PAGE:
If you put FF-shaped expectations around story and RPG customization to one side, however, Dissidia is an exciting and weird little gem of a fighting game. Again, it’s less like its PSP predecessors than you might think, having a strong resemblance to the hugely successful Gundam Versus arena fighters as well as to the core combat mechanics of the original Dissidia.
For a little shot of fan-service Dissidia NT is great, but FF fans after an experience that feels entirely series-appropriate within its game mechanics or a deeper universe-breaking cross-over story will be left wanting.
It’s a much more chaotic experience than the previous games, and one might argue that this is the first big-budget, HD Final Fantasy game to ever truly jettison the idea of being easily accessible for players more comfortable with turn-based battles. Those players could arguably muddle through the PSP Dissidia or the button-holding combat of FF15, but this is a full-blown action game, and one that despite a newly streamlined user interface is still unforgivingly complex and difficult to initially understand.
Just how erratic combat can feel serves to make Dissidia NT difficult to love, but like any fighting game once you understand it and the game snaps fully into focus it becomes clear how special and intricate its systems are. It’s a game that’s ultimately all about that three-player team composition, with characters able to play off each other in unique and interesting ways to create a more formidable unit. Given that lives are shared, players are encouraged to look after each other with proper, back-covering teamwork.
Some of FF’s most classic moves are recreated with a loving finesse, and combat looks a treat in all its manic, flashy splendour. Summons are a stand-out, no longer just a flash of artwork like on the PSP but now well-realized beasts that roam across the battlefield and crop up in some of the story battles.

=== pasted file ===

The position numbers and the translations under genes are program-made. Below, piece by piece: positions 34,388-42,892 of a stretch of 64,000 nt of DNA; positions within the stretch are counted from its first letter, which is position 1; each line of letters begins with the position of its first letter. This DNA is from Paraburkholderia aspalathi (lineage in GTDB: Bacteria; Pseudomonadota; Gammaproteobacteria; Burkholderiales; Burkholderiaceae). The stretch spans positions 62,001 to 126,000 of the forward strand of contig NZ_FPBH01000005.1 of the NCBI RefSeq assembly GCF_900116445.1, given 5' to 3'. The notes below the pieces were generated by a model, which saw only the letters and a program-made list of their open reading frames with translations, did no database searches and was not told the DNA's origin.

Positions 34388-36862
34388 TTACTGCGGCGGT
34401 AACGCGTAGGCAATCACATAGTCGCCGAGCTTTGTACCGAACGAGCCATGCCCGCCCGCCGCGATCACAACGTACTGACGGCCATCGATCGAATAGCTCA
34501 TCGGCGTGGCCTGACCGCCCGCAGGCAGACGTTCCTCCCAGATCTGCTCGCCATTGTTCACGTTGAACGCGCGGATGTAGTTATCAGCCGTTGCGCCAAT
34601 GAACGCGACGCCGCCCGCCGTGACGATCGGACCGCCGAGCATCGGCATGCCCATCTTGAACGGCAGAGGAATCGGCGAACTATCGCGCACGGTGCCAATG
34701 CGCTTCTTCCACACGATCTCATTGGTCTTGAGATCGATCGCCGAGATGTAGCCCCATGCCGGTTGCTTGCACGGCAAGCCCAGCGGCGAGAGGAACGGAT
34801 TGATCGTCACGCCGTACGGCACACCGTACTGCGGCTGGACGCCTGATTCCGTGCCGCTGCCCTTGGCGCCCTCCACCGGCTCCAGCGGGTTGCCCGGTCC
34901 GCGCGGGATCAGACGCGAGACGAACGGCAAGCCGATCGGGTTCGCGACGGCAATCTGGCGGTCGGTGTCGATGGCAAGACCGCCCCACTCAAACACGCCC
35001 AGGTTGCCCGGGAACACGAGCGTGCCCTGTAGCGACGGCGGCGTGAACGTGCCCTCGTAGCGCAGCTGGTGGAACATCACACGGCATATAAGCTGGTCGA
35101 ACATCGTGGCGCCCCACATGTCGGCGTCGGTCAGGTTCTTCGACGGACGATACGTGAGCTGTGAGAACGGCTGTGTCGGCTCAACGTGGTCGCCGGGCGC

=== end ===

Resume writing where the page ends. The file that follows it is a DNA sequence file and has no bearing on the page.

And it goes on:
Enough of the original PSP design remains in combat that fans who enjoyed it will find it similar, and while I’m still not entirely convinced that six-player battles was the way to go one can’t deny that it works well. Given that the original arcade machine straight up featured a PS4 controller facsimile the controls are comfortable and intuitive, with the only stumbling block a fiddly but manageable lock-on system.
Much of Dissidia NT reminds me of the original release of Street Fighter 5, then – a game with excellent fighting fundamentals that elsewhere is downright puzzling. The options for single-player focused fans are limited, the story basic, and the online sadly pairs that excellent combat with hit-and-miss netcode that, when it breaks, becomes an unplayable slideshow rather than a simple frustration.
Matchmaking takes ages too, and I’m not entirely sure if that’s because there’s something wrong or if it’s because not that many people are online, but either is fairly disappointing. It’s pretty rough when a fighting game focused YouTuber paid by Square to promote the game spends more of his twitch stream waiting for matches than actually playing, but that’s all too often the current reality.
These nagging complaints hang heavy around Dissida Final Fantasy NT, but the important thing is that it’s still a really exciting, interesting and different fighter. That last bit is crucial – despite similarities to the Gundam games, there’s nothing else quite like Dissidia on the market, and some will certainly find themselves hooked on its unique, hectic type of battle. If you’re willing to ride on through its uninviting initial hours and can accept that it’s a more clear-cut fighter than anything like the more role playing focused PSP games, you’ll be in for a treat. With those caveats in mind, those who do make the investment will be satisfied.